Peter the Great, Reformer or Revolutionary?

By Marc Raeff | Go to book overview

Educational Reforms

S. V. ROZHDESTVENSKII

By general consensus, modern Russian culture dates from the 18th cen-
tury and is intimately related to Peter's reforms. Modern culture presupposes
a relatively high level of intellectual sophistication and some sort of educational
system to transmit and develop the cultural heritage. The reign of Peter the
Great was, therefore, bound to be of crucial importance for the history of
Russian education and the selection below, from the pen of a most distinguished
specialist of the history of Russian education, gives the background to Peter's
innovations in this domain and a general assessment of their effect.

THE period of the reforms of Peter the Great marked a profound divide in the history of Russian school education. The old Russian school had served exclusively as an instrument of church learning and as a rule it did not rise above the level of elementary education. Actually it did not even give an education but provided only the essential first tools with which an interested individual could, on his own, penetrate to the essence of the wisdom contained in the traditional code of the century's religious-ethical Weltanschauung. The aims of secular professional education were utterly alien to the old Russian school. Applied science penetrated into Muscovy in the guise of purely practical "cleverness from overseas"; and the guardians of traditional virtue watched with eagle eyes that this "cleverness" did not extend beyond the confines of narrow practical application.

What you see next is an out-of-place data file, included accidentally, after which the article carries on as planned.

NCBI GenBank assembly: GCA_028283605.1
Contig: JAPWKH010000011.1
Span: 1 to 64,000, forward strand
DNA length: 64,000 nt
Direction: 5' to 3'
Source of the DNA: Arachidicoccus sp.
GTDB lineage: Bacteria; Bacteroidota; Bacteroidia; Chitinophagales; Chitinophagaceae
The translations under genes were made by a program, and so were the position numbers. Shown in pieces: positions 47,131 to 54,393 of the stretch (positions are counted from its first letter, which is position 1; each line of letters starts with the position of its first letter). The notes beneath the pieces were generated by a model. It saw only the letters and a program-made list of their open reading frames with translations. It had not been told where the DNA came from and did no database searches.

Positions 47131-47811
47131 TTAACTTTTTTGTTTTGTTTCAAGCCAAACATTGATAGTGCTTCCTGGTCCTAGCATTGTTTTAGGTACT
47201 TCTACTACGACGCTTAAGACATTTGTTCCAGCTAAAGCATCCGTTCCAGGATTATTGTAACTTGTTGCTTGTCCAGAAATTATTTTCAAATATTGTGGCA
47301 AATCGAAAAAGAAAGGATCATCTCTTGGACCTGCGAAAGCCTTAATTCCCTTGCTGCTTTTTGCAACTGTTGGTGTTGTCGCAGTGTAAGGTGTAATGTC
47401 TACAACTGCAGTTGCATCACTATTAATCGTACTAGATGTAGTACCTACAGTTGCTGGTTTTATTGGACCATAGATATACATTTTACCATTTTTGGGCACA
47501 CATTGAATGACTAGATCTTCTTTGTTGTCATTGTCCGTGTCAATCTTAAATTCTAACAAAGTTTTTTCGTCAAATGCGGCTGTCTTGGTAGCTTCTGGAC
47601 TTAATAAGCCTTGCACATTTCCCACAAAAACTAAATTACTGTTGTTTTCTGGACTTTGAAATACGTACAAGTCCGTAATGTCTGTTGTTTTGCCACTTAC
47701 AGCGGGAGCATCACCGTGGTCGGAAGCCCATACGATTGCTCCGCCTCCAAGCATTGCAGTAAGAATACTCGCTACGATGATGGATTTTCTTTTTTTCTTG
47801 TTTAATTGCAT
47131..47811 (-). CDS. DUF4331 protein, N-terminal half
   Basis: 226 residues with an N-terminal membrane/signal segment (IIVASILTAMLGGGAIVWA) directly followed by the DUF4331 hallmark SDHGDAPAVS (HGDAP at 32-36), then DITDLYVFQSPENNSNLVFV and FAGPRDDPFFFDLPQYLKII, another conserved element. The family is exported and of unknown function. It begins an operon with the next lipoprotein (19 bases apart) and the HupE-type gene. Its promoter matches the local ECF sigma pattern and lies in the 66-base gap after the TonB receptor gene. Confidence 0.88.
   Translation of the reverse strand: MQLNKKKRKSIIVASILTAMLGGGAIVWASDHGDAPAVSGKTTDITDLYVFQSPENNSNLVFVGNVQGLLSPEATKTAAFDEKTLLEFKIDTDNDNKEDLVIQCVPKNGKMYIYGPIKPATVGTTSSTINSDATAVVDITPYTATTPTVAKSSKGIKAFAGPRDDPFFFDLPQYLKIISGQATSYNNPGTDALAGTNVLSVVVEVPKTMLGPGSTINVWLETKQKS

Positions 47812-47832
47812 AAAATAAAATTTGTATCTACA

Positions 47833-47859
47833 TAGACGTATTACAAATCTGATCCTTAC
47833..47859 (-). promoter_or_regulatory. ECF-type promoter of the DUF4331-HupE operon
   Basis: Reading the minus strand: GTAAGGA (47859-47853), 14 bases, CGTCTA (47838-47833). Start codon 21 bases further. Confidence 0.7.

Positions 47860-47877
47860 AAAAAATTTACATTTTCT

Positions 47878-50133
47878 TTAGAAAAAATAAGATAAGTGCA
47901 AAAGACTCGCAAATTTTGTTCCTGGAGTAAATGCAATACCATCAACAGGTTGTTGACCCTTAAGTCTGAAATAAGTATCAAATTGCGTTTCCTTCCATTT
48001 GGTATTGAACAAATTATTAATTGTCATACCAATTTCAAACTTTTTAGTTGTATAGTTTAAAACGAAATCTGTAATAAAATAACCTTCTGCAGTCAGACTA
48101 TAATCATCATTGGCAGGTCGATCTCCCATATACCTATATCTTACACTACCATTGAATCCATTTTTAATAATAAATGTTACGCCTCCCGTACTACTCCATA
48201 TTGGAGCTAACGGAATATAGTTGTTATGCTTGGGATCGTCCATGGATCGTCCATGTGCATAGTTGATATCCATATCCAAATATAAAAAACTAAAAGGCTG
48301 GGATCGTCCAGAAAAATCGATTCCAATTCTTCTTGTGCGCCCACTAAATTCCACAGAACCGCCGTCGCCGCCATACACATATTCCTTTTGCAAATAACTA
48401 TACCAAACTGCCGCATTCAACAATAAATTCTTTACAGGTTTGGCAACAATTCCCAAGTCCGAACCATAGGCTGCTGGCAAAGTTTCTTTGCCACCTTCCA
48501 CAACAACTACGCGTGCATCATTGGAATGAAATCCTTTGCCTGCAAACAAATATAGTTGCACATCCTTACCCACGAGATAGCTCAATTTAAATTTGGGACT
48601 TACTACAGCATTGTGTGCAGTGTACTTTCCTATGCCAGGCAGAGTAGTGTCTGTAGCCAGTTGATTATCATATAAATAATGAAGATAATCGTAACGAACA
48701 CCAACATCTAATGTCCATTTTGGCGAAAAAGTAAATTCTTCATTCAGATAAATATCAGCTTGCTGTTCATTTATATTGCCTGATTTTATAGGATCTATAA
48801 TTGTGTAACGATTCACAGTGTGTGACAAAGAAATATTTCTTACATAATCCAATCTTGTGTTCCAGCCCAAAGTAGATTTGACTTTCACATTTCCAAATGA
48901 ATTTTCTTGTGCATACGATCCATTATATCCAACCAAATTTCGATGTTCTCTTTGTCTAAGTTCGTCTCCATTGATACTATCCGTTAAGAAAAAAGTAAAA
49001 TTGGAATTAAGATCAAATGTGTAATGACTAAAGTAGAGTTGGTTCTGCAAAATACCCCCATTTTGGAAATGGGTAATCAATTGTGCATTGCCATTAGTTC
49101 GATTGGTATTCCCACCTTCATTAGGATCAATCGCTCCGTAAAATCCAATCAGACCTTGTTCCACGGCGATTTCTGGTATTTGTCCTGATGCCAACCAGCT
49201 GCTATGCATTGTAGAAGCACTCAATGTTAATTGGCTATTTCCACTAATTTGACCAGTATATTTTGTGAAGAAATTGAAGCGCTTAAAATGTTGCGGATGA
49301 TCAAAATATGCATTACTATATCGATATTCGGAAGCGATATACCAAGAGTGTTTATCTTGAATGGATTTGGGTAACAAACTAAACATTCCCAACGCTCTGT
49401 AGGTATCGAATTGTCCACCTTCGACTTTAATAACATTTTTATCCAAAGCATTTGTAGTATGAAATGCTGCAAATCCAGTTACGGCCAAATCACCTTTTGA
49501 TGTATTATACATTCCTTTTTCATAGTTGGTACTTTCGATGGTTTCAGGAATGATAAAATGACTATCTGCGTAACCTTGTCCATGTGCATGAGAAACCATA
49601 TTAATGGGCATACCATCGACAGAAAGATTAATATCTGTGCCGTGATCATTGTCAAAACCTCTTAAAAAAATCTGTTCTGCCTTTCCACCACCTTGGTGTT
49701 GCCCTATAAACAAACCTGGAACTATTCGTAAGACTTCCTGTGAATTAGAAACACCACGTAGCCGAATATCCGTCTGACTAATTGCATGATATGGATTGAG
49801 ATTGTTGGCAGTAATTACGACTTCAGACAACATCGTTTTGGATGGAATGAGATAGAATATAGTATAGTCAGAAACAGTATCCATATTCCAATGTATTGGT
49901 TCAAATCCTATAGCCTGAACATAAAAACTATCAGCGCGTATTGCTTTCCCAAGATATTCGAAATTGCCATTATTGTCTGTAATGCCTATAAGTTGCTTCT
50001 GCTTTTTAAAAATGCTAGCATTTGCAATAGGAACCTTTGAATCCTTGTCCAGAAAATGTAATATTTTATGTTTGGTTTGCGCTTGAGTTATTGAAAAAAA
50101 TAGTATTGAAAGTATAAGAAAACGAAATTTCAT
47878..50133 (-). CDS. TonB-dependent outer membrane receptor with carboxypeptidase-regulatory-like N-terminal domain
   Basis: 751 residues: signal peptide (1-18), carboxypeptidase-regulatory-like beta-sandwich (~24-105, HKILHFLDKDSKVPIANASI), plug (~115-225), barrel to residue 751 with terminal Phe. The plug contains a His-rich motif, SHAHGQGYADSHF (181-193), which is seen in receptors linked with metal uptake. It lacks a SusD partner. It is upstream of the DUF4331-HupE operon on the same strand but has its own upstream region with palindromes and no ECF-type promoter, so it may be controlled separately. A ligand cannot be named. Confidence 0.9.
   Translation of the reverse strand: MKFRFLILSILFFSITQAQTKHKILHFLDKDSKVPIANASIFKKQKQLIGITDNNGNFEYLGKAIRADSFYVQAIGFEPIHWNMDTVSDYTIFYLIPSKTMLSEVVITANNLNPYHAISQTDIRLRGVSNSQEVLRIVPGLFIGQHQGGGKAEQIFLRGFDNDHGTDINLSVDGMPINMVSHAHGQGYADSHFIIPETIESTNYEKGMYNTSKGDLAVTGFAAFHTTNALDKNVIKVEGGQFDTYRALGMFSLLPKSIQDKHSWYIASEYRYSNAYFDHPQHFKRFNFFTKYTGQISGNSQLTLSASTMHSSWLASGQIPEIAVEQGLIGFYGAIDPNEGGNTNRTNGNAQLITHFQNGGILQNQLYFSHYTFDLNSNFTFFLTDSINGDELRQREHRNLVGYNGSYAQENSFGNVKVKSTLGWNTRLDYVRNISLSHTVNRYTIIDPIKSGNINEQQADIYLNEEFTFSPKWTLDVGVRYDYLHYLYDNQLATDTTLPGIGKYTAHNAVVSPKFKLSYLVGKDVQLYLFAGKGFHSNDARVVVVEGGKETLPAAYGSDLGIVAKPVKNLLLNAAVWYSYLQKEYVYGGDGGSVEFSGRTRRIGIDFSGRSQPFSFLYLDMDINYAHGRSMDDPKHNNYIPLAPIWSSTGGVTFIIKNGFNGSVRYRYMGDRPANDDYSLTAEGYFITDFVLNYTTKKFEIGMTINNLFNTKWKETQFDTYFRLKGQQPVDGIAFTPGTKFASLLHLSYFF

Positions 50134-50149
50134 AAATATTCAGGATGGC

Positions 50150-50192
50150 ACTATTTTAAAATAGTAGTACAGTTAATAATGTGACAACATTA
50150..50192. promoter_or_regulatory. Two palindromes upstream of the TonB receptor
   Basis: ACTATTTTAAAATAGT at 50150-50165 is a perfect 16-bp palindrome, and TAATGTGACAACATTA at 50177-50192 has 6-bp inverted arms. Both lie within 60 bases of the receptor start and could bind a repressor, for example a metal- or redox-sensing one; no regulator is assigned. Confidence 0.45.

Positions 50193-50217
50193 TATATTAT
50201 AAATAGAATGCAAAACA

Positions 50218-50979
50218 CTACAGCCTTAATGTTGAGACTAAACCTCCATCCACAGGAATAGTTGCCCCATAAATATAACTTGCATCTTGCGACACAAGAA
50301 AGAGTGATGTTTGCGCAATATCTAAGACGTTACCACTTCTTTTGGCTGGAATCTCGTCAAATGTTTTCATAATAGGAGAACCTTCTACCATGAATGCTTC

What service could this old elementary school render in the difficult period when the State had to master not only Western European technology in the narrow sense, but also applied science in the broadest sense; when for the first time Russian society was affected by the secular rationalistic Weltanschauung prevailing in the West at the end of the 17th century? The old school was helpless in meeting all the new requirements of State and society. Russia needed new schools, and these schools, which made their appearance during the period of reform, were not so much a green fruit grown on the poor soil of the old Russian education, but rather the seeds from which a comprehensive system of popular education could sprout in the distant future.

At the end of the 17th century, when the big reform movement was ripening in Muscovy, there was sketched for the first time the problem on which all important efforts and experiments in school reform during the 18th century were to focus. In the famous "privilege" of 1682 founding the Academy in the Zaikonospassk Monastery in Moscow, we see the first attempt at defining the new task of popular education not only from the point of view of the interests of the Church, but of those of the State as well. In this project, for the first time, secular knowledge and clerical education were juxtaposed as two equally important branches of a single "wisdom-science," at the service not only of society's ethical progress but also of the State's

From S. V. Rozhdestvenskii, Ocherki po Istorii Sistem Narodnogo Prosveshcheniia v Rossii v XVIII-XIX Vekakh [Essays in the History of the Systems of National Education in Russia in the 18th and 19th Centuries], vol. I ( St. Petersburg, 1912), pp. 1-5, 8-10. [Editor's Translation]

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